Tragically, the fear of injury, partially instilled through feminine conditioning, is far more injurious to women than resisting attack, particularly when we possess the explosive skills, tactical thinking and fighting spirit to back it up. Good self defense training not only arms you with strategies and the ability to realistically assess your situation, but it also liberates courage, and the ability to move beyond fear.
Anyone who has been there knows: The aftermath of assault can be devastating, resulting in nightmarish trauma that, in the words of many survivors, “never really ends.” Whether or not a woman fought back can make a huge difference in her recovery. “The women who fought to the best of their abilities were not only more likely to be successful in thwarting the rape attempt, but less likely to suffer severe distress symptoms,” writes Herman. “By contrast, women who submitted without a struggle were more likely to be highly self-critical and depressed in the aftermath.”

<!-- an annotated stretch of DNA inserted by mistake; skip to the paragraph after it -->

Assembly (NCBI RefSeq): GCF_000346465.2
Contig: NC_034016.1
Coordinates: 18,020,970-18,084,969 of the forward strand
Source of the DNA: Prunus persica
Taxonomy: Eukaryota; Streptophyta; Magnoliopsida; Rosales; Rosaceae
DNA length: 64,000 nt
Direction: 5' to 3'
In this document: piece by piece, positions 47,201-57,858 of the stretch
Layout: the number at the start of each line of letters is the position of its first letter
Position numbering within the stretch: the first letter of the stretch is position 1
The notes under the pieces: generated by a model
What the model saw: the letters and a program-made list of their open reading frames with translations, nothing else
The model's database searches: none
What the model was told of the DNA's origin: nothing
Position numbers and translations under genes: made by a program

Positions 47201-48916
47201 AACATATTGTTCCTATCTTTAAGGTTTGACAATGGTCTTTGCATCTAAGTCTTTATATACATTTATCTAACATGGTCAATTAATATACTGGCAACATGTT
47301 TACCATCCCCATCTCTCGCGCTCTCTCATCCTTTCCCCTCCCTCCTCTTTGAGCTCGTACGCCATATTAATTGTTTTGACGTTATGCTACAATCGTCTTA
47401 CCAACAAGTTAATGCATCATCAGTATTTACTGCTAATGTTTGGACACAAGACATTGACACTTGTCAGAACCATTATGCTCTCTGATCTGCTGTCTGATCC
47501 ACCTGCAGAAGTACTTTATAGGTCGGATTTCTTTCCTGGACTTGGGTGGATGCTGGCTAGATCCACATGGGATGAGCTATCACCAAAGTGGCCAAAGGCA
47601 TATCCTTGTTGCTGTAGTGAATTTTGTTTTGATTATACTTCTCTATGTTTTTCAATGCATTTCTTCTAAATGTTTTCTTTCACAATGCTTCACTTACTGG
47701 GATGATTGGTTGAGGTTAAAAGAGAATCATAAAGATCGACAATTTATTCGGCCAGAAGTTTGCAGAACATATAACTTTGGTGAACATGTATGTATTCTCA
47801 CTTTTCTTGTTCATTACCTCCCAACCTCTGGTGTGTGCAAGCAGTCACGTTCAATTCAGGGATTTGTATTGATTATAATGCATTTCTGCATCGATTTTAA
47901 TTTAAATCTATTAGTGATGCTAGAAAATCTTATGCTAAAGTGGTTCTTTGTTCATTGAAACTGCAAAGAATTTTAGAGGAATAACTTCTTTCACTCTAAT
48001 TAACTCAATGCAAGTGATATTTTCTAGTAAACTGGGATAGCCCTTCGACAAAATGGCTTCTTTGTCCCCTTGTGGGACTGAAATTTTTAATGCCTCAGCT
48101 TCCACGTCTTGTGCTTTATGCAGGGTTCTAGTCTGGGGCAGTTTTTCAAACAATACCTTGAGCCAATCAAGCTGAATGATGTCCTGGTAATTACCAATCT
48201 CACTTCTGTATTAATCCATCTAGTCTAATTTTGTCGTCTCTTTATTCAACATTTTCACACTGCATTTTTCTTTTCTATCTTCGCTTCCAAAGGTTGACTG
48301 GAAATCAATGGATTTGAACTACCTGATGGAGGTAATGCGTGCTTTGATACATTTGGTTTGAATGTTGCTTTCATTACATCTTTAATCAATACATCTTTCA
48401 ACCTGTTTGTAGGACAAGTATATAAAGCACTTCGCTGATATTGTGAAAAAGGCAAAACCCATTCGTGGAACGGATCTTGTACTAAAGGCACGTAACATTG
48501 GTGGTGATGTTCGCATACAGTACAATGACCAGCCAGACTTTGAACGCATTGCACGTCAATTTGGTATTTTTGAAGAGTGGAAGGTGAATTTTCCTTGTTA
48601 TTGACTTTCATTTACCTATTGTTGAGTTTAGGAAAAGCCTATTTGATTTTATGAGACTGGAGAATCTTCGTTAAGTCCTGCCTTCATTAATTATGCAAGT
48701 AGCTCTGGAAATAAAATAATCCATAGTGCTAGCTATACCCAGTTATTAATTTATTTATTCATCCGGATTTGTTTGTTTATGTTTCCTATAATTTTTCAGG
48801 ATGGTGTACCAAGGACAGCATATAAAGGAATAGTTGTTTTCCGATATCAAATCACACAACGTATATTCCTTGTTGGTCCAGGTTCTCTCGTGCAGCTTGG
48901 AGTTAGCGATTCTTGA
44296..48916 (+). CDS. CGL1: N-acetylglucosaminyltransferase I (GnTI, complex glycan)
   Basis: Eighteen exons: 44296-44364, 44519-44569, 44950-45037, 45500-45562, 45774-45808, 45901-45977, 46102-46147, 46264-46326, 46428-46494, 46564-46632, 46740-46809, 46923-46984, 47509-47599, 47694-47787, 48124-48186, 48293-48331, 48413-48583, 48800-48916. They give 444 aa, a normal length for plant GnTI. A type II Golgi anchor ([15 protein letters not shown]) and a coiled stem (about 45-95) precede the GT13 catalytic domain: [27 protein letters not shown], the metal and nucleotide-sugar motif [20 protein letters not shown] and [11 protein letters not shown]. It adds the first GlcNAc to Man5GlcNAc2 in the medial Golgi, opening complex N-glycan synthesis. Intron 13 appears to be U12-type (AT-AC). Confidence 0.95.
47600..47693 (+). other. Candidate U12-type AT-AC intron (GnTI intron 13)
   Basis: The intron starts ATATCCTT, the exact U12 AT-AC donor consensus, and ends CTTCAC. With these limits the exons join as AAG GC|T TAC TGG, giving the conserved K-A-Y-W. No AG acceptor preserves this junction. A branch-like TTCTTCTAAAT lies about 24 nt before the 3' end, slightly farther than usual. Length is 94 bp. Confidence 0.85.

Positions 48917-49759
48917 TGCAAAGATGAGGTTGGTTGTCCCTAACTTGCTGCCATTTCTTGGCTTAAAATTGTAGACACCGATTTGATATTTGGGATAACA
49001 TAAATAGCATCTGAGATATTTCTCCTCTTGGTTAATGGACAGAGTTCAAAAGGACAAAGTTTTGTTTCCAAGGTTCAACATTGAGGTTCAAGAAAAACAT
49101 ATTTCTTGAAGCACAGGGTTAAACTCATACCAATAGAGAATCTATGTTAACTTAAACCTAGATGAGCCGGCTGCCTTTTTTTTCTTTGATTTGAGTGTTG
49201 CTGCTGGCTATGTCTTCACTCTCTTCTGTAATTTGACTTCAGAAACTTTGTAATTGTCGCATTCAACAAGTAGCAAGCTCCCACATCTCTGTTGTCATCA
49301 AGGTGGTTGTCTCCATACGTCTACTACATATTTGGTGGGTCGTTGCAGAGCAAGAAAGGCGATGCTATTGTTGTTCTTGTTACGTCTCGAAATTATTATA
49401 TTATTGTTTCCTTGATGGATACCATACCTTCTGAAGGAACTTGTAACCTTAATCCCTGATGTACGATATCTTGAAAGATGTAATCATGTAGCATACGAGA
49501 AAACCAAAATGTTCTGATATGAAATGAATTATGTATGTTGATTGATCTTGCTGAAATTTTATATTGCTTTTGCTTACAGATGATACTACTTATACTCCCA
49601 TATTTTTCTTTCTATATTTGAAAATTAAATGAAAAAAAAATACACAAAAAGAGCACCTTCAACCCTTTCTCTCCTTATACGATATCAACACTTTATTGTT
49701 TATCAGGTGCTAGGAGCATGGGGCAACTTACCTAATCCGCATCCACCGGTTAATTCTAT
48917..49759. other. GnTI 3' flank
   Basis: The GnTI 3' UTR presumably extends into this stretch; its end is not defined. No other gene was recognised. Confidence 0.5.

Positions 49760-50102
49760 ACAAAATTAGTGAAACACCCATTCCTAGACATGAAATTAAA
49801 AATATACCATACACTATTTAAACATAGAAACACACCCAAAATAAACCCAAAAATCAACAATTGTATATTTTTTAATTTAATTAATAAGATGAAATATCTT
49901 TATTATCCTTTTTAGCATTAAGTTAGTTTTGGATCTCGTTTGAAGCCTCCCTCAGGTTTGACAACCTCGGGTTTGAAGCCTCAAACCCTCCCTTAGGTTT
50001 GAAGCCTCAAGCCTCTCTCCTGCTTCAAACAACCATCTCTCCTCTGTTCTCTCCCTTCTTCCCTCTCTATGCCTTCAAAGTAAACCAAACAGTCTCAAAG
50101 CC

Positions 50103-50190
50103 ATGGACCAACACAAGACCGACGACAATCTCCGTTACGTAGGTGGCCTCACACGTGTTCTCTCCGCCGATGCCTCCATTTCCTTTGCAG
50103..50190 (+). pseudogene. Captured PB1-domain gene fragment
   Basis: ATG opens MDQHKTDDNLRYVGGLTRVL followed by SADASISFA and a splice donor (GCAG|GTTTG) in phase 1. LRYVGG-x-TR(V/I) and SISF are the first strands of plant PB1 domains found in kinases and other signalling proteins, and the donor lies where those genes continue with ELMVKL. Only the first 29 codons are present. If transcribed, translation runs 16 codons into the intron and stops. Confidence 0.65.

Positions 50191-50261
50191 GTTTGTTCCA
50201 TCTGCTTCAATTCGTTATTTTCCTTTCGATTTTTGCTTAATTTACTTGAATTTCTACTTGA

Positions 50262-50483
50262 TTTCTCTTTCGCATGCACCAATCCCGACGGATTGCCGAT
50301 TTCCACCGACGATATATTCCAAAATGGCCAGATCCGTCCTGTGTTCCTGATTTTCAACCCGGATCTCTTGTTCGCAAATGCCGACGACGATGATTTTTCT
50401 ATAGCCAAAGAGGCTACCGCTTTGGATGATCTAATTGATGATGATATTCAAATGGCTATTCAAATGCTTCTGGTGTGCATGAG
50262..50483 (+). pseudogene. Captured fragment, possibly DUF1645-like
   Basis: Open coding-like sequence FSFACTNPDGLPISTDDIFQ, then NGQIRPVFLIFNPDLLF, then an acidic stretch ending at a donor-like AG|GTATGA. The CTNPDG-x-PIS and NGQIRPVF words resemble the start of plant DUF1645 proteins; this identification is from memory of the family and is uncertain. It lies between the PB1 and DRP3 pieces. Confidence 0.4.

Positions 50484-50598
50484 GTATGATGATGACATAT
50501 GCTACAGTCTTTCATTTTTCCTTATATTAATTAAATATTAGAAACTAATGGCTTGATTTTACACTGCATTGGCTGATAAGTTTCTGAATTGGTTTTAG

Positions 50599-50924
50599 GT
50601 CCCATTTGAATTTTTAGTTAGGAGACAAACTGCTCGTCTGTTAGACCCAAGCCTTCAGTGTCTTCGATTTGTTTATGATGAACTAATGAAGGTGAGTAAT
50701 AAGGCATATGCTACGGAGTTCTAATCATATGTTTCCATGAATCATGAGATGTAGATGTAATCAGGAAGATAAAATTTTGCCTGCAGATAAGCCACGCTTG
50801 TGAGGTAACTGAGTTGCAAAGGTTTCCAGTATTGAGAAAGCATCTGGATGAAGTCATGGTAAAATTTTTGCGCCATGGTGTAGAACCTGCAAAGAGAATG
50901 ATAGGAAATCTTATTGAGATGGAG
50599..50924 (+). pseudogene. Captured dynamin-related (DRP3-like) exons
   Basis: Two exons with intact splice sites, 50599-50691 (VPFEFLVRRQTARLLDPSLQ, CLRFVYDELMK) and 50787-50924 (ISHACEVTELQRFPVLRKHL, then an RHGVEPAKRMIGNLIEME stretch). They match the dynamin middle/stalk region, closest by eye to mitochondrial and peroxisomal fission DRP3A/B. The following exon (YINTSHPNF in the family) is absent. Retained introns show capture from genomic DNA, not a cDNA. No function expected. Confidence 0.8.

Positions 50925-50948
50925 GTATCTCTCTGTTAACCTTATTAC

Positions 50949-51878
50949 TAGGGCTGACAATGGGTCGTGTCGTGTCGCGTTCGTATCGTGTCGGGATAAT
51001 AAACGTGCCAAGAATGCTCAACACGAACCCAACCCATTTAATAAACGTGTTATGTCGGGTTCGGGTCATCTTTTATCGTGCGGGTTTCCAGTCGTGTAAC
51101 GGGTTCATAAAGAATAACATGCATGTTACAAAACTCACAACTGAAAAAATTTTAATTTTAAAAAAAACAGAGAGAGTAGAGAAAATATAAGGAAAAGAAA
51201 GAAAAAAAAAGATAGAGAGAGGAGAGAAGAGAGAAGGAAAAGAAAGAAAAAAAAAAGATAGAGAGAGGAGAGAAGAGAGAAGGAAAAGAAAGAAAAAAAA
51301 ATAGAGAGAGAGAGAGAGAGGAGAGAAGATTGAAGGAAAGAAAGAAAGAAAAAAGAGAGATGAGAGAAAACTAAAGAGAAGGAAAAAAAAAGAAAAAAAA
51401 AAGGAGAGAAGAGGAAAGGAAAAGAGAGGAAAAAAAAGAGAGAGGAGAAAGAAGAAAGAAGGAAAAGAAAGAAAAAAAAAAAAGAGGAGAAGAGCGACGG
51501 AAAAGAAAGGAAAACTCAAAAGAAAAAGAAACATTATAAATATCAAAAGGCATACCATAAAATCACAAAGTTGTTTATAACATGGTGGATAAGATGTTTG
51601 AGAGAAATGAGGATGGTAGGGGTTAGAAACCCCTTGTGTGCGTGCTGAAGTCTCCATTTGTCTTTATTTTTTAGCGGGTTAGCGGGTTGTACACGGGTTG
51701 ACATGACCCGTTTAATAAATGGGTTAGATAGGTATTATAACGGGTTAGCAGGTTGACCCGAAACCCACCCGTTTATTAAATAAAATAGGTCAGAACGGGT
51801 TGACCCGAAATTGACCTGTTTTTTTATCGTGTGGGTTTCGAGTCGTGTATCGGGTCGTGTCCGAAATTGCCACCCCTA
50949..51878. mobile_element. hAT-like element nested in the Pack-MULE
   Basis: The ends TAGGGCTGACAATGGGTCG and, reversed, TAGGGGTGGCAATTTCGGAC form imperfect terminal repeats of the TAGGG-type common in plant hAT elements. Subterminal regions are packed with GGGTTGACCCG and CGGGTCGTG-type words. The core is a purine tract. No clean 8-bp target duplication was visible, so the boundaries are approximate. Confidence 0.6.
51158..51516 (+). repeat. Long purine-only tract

But what’s most important is that you possess the option to fight and are prepared in body and spirit to do so. While there’s no substitute for good judgment in the moment, decide in advance where you draw the line: What is non-negotiable? What is worth fighting for?
Changing the Face of Female Fear
All women possess the powerful inner resource of self-protection. This instinct lies deep within us all. Unearth it. Respect it. Learn to bring it to bear. Recouping this power is not only life saving, but life changing. Once you own your capacity for dangerousness, you not only become safer, you become more whole.